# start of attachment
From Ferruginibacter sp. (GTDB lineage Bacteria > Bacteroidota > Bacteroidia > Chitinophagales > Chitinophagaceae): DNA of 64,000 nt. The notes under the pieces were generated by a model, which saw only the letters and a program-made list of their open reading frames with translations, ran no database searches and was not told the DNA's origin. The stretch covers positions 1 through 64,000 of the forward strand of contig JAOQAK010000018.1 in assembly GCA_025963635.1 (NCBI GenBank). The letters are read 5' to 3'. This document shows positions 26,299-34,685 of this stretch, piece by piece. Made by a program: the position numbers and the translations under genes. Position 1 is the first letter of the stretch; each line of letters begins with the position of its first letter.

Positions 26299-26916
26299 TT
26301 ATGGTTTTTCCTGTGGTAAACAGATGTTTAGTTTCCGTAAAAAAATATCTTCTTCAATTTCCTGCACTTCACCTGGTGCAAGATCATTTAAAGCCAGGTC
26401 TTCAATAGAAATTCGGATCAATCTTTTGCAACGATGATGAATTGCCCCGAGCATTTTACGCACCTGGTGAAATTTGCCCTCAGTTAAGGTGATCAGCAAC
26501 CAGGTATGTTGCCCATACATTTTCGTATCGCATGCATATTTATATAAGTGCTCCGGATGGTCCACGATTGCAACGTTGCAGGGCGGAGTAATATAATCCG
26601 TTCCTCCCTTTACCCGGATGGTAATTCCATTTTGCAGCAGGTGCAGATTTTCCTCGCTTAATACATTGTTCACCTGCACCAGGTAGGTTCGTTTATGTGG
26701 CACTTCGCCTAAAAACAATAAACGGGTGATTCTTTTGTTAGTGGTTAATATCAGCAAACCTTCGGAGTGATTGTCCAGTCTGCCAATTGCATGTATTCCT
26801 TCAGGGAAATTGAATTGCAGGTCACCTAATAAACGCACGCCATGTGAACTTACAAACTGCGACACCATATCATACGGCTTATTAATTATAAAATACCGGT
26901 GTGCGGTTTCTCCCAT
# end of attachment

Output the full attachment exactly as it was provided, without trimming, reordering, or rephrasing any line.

From Ferruginibacter sp. (GTDB lineage Bacteria > Bacteroidota > Bacteroidia > Chitinophagales > Chitinophagaceae): DNA of 64,000 nt. The notes under the pieces were generated by a model, which saw only the letters and a program-made list of their open reading frames with translations, ran no database searches and was not told the DNA's origin. The stretch covers positions 1 through 64,000 of the forward strand of contig JAOQAK010000018.1 in assembly GCA_025963635.1 (NCBI GenBank). The letters are read 5' to 3'. This document shows positions 26,299-34,685 of this stretch, piece by piece. Made by a program: the position numbers and the translations under genes. Position 1 is the first letter of the stretch; each line of letters begins with the position of its first letter.

Positions 26299-26916
26299 TT
26301 ATGGTTTTTCCTGTGGTAAACAGATGTTTAGTTTCCGTAAAAAAATATCTTCTTCAATTTCCTGCACTTCACCTGGTGCAAGATCATTTAAAGCCAGGTC
26401 TTCAATAGAAATTCGGATCAATCTTTTGCAACGATGATGAATTGCCCCGAGCATTTTACGCACCTGGTGAAATTTGCCCTCAGTTAAGGTGATCAGCAAC
26501 CAGGTATGTTGCCCATACATTTTCGTATCGCATGCATATTTATATAAGTGCTCCGGATGGTCCACGATTGCAACGTTGCAGGGCGGAGTAATATAATCCG
26601 TTCCTCCCTTTACCCGGATGGTAATTCCATTTTGCAGCAGGTGCAGATTTTCCTCGCTTAATACATTGTTCACCTGCACCAGGTAGGTTCGTTTATGTGG
26701 CACTTCGCCTAAAAACAATAAACGGGTGATTCTTTTGTTAGTGGTTAATATCAGCAAACCTTCGGAGTGATTGTCCAGTCTGCCAATTGCATGTATTCCT
26801 TCAGGGAAATTGAATTGCAGGTCACCTAATAAACGCACGCCATGTGAACTTACAAACTGCGACACCATATCATACGGCTTATTAATTATAAAATACCGGT
26901 GTGCGGTTTCTCCCAT